If You’re Looking for Privacy, You Need a Board on Board Fence
If you’re in the market for fencing, you probably have a set of priorities. Maybe you want to mark a boundary. Perhaps you want an enclosure to keep pets and children safe, or you want a barrier to keep trespassers from entering your property. All of those options will lead you to different kinds of fencing and give you multiple options to weigh and consider.
If you’re looking for privacy, though, you’re definitely looking for a board-on-board fence. It’s the ultimate choice if privacy is your top priority, but it’s important to know how board on board works, and why it works so well.
So let’s dig into the details of board on board fences. What follows is a quick but thorough breakdown of everything you need to know about board-on-board fencing, starting with the construction.
How a Board-on-Board Fence is Built
Board-on-board starts with a series of posts and rails, which can be covered up by fence post covers. This doesn’t differentiate this particular type of fencing. It’s the same starting point you’d have for a panel or picket fence, but it’s the mounting of the fence boards on both sides of the rails that starts to give you the privacy you’re after. The boards are mounted with wide gaps between them initially, but then each board is alternated to cover the gaps between boards on the opposite side of the fence board. That means there’s no longer a direct sightline, although there is an oblique view through the boards. If the terminology behind this is important to you, this is also known as a shadow box. It is that overlapping that ensures privacy. In many fence styles, wood shrinkage can cause gaps, and these gaps compromise the visual barrier the fence is supposed to provide.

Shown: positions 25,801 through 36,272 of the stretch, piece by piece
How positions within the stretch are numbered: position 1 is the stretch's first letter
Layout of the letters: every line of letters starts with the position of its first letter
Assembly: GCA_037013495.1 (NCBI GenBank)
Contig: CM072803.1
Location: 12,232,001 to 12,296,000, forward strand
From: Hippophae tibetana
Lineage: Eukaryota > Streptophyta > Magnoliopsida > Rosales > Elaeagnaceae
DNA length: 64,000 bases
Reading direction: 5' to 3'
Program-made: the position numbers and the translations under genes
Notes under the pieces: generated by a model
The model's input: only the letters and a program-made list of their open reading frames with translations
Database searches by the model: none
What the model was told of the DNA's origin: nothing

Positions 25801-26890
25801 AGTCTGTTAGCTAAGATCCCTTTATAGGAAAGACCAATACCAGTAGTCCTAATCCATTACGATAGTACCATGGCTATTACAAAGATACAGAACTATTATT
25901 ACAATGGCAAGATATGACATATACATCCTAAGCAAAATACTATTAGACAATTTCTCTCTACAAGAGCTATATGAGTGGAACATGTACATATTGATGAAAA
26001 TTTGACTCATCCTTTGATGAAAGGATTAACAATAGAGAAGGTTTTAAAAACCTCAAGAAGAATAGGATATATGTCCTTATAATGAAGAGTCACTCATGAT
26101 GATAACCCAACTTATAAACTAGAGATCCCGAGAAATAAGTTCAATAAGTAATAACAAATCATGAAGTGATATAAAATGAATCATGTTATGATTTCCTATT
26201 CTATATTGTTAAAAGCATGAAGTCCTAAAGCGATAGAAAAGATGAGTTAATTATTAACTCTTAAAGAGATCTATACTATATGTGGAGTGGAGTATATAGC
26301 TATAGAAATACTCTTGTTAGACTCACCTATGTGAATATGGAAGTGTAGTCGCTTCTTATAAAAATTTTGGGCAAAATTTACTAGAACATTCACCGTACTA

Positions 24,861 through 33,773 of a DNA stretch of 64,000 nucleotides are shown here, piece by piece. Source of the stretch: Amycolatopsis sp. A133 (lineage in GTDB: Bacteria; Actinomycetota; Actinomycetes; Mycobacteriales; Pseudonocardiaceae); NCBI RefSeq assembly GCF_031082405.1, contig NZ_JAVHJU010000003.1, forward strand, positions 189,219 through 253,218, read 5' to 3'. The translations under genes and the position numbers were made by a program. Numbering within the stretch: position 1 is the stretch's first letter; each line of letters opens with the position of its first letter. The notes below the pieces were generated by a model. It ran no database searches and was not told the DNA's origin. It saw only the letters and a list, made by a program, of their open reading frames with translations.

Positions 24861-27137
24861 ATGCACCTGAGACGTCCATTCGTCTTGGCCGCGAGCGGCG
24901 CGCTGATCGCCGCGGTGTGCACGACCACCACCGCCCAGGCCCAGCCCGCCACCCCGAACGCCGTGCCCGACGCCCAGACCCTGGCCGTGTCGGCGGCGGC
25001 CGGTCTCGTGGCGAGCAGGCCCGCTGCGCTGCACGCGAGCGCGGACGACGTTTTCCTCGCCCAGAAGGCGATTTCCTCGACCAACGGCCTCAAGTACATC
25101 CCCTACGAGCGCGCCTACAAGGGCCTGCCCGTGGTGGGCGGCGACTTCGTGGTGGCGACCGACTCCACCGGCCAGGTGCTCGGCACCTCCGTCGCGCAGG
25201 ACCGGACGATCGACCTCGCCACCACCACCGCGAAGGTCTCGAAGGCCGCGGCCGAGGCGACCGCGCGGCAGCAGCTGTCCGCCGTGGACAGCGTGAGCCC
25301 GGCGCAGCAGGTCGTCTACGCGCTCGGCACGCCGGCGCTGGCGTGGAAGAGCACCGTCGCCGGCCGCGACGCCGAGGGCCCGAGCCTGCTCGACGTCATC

Cost, Materials, and Other Issues
One thing to be aware of if you choose a board-on-board fence is that it will likely cost a little more. That’s because you’re using more boards than you would in other kinds of fencing, so that’s the price you pay for the ensured privacy. Generally speaking, a fence in which the boards overlap by an inch or more will require up to 30 percent more boards. You probably won’t need any special hardware other than nails or screws, but you will have to pay more for finishing supplies to cover the extra wood.
There’s another benefit, though. Because you’re using those extra boards, you’re also creating a better wind barrier, providing the fence posts are sunk keep enough to prevent the posts from failing in windy conditions or a serious storm. To keep this from happening, the fence posts should be anchored to at least one-third of their overall length, and the posts should be anchored with either gravel or concrete to make sure they’ll stay up. Another issue to consider with board-on-board fencing is the materials. The fencing will hold up longer if it’s made from cedar or redwood, but the posts, slats, and rails can be built using rough-sawn or smooth lumber.
Regardless of which choice you make, the posts should be pressure-treated to ensure the longevity of your board-on-board fence. You can add an automatic wooden driveway gate to your board-on-board fence to finish the project, and this will give you ultimate privacy.